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Swing Speed Radar
Swing Speed Radar

Our Price: $119.95

Availability: Usually Ships in 1 to 2 Days
Product Code: SSI-SSR


Swing Speed RadarThe Swing Speed Radar is a small, inexpensive microwave Doppler radar velocity sensor that measures the swing speed of golfers and baseball/softball players. It assists players in optimizing their swing by providing a convenient measure of their swing velocity as they strive to improve their performance. For baseball and softball, it measures the barrel of the bat, not the tip, out front in the hitting zone. Rugged, compact design makes it convenient to carry and use in the batting cage, on the practice field, or in your backyard.

  • Compact, portable & inexpensive
  • Runs on 3 AA batteries, sets up in seconds
  • Large, easy-to-read liquid crystal display
  • Calculates clubhead or bat barrel speeds from 30-200 mph
  • Includes 1-year warranty
  • Highly accurate, to within 1 mph
  • Comes with instructions, carrying bag, fence clips
  • Increase bat speed
  • Monitor your swing consistency
  • Use it for optimal bat selection
  • Measures Golf Swing Speed too!

Baseball and softball players train with it to also improve their distance without sacrificing bat control and contact consistency. Coaches enjoy the immediate feedback provided by the radar to reinforce instructions to "hit the ball out front". The Swing Speed Radar measures the barrel of the bat, not the tip, "out front" in the hitting zone. Used by Mike Candrea, Coach of the Arizona U 2006 NCAA FastPitch Champions and the U.S.A. National FPSB Team, and by prominent baseball coaches such as Jim Lefebvre, ex-Major League player, manager and hitting instructor, at his baseball school in Scottsdale, AZ.

Swing Speed Radar for Golf
Great for golf too!

How to Use It

To measure bat speed “out front”, in the hitting zone where batters are taught to hit the ball, the Swing Speed Radar can be positioned in front of the batter, or behind the batter. The most important consideration in using the Swing Speed Radar is to position it in the plane of the swing as the bat enters the hitting zone, similarly to positioning a ball at the desired height and location on a tee.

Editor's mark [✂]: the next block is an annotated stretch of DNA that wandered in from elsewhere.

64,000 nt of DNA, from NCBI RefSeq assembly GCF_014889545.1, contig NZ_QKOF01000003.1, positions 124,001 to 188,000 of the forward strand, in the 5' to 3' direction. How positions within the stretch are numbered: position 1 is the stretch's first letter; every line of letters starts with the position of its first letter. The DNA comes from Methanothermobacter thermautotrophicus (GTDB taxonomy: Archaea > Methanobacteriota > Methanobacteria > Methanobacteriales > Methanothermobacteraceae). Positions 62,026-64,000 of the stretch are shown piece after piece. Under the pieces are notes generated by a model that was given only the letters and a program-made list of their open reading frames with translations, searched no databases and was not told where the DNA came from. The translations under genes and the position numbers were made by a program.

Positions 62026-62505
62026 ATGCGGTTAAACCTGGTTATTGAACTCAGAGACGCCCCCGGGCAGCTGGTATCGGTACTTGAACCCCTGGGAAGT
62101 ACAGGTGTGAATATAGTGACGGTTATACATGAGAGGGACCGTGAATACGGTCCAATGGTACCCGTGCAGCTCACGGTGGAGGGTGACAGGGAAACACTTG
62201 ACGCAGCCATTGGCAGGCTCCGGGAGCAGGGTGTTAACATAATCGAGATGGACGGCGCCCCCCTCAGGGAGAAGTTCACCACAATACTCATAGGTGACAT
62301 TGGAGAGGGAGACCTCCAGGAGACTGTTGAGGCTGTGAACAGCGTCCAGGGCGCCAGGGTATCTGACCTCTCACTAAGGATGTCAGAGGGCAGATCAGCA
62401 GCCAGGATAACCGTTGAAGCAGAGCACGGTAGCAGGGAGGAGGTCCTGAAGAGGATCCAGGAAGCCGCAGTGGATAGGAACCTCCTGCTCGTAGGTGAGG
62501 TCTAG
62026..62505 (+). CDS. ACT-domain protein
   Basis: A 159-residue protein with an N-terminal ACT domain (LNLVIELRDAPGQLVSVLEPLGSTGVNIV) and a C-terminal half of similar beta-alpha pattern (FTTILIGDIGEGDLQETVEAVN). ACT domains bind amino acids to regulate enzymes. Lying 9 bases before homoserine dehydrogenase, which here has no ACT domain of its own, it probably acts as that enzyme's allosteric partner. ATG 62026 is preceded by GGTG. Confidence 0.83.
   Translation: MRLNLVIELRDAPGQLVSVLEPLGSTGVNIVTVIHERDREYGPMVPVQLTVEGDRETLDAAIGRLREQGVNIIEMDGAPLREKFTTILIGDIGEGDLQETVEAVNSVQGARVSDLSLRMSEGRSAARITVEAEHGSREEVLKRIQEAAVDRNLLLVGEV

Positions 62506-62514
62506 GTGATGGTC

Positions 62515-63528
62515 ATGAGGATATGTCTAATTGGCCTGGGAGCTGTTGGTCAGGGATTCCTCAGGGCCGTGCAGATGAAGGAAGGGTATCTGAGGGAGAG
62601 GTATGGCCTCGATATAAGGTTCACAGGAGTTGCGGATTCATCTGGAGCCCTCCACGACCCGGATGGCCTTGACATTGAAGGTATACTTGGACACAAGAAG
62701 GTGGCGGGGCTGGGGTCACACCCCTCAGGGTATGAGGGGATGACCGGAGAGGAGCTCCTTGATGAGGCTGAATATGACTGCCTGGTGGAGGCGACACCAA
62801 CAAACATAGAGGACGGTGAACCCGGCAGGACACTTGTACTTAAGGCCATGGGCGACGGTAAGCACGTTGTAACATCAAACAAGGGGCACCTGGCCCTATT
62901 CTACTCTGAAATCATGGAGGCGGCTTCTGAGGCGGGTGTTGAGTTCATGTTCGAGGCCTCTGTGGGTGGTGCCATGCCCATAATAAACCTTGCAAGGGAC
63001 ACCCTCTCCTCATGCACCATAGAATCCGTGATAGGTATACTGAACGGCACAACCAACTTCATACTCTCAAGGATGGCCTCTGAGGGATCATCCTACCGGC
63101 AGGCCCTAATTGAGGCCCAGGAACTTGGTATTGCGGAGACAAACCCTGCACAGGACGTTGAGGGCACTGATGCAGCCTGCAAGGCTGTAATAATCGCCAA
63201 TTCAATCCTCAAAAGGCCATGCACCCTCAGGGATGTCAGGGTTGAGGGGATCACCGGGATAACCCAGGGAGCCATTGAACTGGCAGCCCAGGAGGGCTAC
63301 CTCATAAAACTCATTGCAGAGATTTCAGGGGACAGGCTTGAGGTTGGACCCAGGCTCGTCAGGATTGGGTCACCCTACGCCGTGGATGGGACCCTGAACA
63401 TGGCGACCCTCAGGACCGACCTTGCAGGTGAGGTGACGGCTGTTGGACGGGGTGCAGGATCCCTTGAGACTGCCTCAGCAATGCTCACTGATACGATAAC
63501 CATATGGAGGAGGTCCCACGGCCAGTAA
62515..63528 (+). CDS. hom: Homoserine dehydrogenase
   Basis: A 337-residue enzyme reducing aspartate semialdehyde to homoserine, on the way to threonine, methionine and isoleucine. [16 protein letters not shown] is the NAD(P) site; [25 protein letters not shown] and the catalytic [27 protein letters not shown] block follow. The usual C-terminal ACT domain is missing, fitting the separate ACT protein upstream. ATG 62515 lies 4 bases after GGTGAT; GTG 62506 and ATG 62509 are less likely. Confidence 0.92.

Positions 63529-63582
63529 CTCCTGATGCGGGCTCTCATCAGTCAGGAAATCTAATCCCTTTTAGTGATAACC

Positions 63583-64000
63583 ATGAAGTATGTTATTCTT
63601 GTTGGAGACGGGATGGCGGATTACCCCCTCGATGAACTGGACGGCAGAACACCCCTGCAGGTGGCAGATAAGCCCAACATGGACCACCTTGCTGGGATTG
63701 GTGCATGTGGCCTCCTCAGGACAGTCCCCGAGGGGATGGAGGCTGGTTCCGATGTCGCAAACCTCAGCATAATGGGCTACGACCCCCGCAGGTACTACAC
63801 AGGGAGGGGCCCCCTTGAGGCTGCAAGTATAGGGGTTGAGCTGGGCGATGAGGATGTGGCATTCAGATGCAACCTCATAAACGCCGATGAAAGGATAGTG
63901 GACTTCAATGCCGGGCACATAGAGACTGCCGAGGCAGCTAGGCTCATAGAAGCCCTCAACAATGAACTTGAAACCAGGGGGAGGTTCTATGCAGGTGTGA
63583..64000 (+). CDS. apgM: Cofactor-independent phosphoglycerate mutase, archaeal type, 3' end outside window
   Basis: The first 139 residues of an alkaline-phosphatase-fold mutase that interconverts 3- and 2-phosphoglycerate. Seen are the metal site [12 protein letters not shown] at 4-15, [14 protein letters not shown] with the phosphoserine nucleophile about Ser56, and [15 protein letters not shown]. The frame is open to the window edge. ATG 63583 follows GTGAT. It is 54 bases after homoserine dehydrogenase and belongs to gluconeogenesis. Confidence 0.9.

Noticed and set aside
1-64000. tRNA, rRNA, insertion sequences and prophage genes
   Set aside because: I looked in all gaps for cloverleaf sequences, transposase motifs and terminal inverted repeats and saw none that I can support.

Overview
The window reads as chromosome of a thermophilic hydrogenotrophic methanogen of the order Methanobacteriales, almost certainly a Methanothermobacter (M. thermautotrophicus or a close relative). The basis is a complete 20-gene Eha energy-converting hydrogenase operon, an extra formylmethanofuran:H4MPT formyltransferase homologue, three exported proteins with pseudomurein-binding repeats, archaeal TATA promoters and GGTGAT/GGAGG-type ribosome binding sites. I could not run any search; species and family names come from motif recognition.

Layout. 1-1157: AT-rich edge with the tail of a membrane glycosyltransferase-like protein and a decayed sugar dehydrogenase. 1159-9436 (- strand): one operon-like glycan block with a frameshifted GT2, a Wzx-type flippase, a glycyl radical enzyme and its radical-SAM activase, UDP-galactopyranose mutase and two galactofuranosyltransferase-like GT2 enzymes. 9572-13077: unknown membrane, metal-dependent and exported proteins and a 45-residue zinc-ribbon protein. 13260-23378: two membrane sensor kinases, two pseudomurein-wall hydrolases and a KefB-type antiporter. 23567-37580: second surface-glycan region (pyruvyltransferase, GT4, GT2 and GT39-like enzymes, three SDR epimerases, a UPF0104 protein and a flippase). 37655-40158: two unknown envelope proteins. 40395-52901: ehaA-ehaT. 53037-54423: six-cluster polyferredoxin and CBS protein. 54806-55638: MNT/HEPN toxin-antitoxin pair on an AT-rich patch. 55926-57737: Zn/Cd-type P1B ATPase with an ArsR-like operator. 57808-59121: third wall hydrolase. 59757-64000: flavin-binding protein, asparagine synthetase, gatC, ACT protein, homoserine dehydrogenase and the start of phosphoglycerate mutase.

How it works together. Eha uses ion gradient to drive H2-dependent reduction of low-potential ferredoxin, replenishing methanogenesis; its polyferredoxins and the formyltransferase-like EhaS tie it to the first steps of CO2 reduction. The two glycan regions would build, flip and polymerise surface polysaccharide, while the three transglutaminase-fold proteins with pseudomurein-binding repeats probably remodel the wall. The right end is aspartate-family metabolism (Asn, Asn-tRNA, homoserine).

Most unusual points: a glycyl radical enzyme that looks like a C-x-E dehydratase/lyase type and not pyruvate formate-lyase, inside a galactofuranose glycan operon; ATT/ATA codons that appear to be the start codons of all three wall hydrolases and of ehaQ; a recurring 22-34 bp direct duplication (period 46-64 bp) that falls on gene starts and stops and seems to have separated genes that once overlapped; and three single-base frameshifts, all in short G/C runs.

If the batter is swinging “in air” without a ball, the Swing Speed Radar can be located forward about six feet in front of the hitting zone, at the height of the bat swing through the hitting zone. The radar can be mounted on a tripod or hung on a net or fence, using the two snaphooks provided. The batter is now swinging toward the radar as though it were the ball coming from the pitcher. This is an ideal location for bat swing training.

If the batter is swinging at a ball on a tee, the Swing Speed Radar must be located behind the batter to prevent the batted ball from striking the radar and/or erroneous reading caused by the unpredictable ball flight from the tee. The radar should be about six feet behind the tee, facing the ball on the tee and at the height of the ball. The radar must be sufficiently rearward, where a catcher would ordinarily be positioned, to prevent it from being struck with the bat .In this location, the batter is swinging away from the radar. To accomplish this positioning, the Swing Speed Radar can be mounted on a tripod, or hung on a net or fence by using the two snaphooks.

Whether the Swing Speed Radar™ is located rearward or forward, it will measure the speed of the bat barrel in the hitting zone. When determining the energy imparted to the ball, the maximum exit velocity results from the ball being struck at or near the “sweet spot” of the bat, which can be about 4” to 6” from the bat tip. Therefore bat barrel velocity is more relevant to ball exit velocity, and ball flight distance, than bat tip speed, which will be about 15%-20% faster than the “sweet-spot” velocity. Thus a 60 mph average barrel velocity will correspond to a bat tip speed of about 70 mph. However, a batter doesn’t intentionally hit the ball with the bat tip—so measure bat barrel velocity with the Swing Speed Radar.


  • A short, compact swing allows the most time to react to the pitch.
  • A light bat can be swung faster, and with more control to make ball contact, facilitating the short, compact swing better than a heavy bat.
  • A heavy bat will provide more momentum to drive through the ball.
  • A heavier bat, swung at the same speed as a lighter bat, will hit the ball harder and farther.
  • Swing multiple candidate bats ten times each and record each swing speed.
  • Alternate bats to eliminate physical biases. That is, swing bat A once, then bat B, then bat C; then bat D; swing D again, then C, then B, then A; repeat A, B, C, D, D,C, B, A ,A, B, etc, until the ten swings of each have been recorded. Average the speed for each bat.
  • Select the heaviest bat that can be swung at, or near, the fastest average speed.
  • Additional considerations include moment of inertia characteristics, incl. bat length, barrel size, shape, taper; sweet zone; and “feel” to the batter. The batter must be comfortable with the bat!

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